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Brookfield AMETEK

Gel Capsules

Test Principle

The test objective is to evaluate the rapture force and elasticity of soft gel capsules by penetration.

Background

Soft gels are widely used in medicines, vitamin and mineral supplements, fragrances and cosmetics. The active ingredients are packaged inside a capsule or microcapsule protecting it from its surrounding environment until an appropriate time when the ingredients escape from the capsule wall by rapture, dissolution, melting or diffusion. The rate at which theses processes occur largely depends on the strength of the capsule.

The strength of the capsule can be quantified using the CT3 Texture Analyser by a penetration test using a 2 mm cylinder probe to determine the film strength (rapture point) of soft gel capsules. This is a common method also used to measure points of weakness in a gelatine film or seal during manufacturing simulating circumstances whereby a capsule may burst during packaging and transport.

The CT3 Texture Analyser can also quantify the elasticity of the gel capsule shell by measuring the deformation at peak load. The seal strength of the capsule can also be determined using a compression probe with a larger diameter to the capsule. The seal is positioned perpendicular to the probe and the force to break the seal measured.

Method

Equipment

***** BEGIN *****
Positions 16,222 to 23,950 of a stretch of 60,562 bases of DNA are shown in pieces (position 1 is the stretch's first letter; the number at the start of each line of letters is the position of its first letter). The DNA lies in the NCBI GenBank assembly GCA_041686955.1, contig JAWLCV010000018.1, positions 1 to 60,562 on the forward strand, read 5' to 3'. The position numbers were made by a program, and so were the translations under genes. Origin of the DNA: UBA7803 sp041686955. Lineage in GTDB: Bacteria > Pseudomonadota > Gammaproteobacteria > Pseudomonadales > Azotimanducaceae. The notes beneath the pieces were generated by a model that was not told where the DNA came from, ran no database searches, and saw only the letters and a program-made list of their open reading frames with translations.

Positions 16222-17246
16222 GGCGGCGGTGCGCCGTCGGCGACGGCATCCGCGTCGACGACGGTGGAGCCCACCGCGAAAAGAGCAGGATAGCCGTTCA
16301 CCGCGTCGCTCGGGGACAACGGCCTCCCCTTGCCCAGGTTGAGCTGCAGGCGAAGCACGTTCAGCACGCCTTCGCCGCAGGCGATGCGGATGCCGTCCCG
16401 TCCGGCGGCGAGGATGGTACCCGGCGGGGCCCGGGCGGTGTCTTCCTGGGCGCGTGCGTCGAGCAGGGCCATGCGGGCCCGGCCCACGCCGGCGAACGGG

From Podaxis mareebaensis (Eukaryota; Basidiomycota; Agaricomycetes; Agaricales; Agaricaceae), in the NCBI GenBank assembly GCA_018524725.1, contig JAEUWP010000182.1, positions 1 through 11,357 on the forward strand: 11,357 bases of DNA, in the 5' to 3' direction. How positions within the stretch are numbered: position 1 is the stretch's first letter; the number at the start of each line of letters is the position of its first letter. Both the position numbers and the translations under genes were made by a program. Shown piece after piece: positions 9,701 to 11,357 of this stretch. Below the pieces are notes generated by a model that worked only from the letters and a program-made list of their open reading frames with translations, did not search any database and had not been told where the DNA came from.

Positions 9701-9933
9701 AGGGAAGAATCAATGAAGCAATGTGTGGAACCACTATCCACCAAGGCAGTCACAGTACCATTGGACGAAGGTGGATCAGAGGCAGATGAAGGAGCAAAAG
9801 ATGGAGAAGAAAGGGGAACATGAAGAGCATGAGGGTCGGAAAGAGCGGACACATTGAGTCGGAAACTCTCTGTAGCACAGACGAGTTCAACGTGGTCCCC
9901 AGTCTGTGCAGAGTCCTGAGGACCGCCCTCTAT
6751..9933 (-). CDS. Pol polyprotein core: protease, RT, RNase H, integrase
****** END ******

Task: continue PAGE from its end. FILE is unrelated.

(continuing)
• CT3 with 4.5kg load cell
  • 2 mm Cylinder Probe (TA-39)

Note: A 2 mm cylinder probe is used in this test for testing film strength. For determining seal strength, a 36 mm Cylinder Probe will be required.

Settings

  • Test Type: Compression
  • Pre-Test Speed: 1.0 mm/s
  • Test Speed: 1.0 mm/s
  • Post-Test Speed: 4.5 mm/s
  • Target Type: Distance
  • Target Value: 8 mm
  • Trigger Force: 10 g

Note: It is recommended that the pre-test speed be the same as or less than the test speed for accurate trigger detection; for example,°.5 mm/s test speed will require =°.5 mm/s pre-test speed.

Procedure

  1. Attach the 2 mm cylindrical probe onto the load cell
  2. Put the sample into the confectionary jig
  3. Place the confectionary jig onto the fixture base table and loosely tighten the screws to enable some degree of mobility.
  4. Lower the probe to about 5 mm above the sample
  5. Position the sample in the confectionary jig centrally under the probe with its seal 90° away from the probe and then tighten the screws of the base table
  6. Start the compression test

Note: When optimizing test settings the hardest sample is best tested first in order to predict the maximum testing range for subsequent samples.

For comparison purposes, the capsule in the confectionary jig must be place centrally under the probe with the capsule seal 90° from the probe.

Results

The following is a typical CT3 Texture Pro Graph, which shows the rapture force and elasticity of a gel capsule.


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The graph in Figure 1 shows the gel capsule strength as measured by the Texture Pro CT Software. A 2 mm cylinder probe (TA39) has been used to determine the film strength.


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The graph in Figure 2 shows the load verses deformation for the gel capsule strength.

Observations

The test commences as soon as the trigger point is detected (10 g) the probe penetrates the sample to a deformation distance of 8 mm from this point. The peak load gives us an indication of the hardness of the capsules. Harder samples will give a higher peak load and a higher hardness work done (energy required to deform sample to the defined deformation distance). The elasticity of the shell can be quantified by measuring the deformation at hardness. Elastic samples will have a higher deformation distance at hardness compared to brittle samples.

Tests obtained from 10 gel capsules of the same batch give the following mean Hardness and work done values below:


Click to enlarge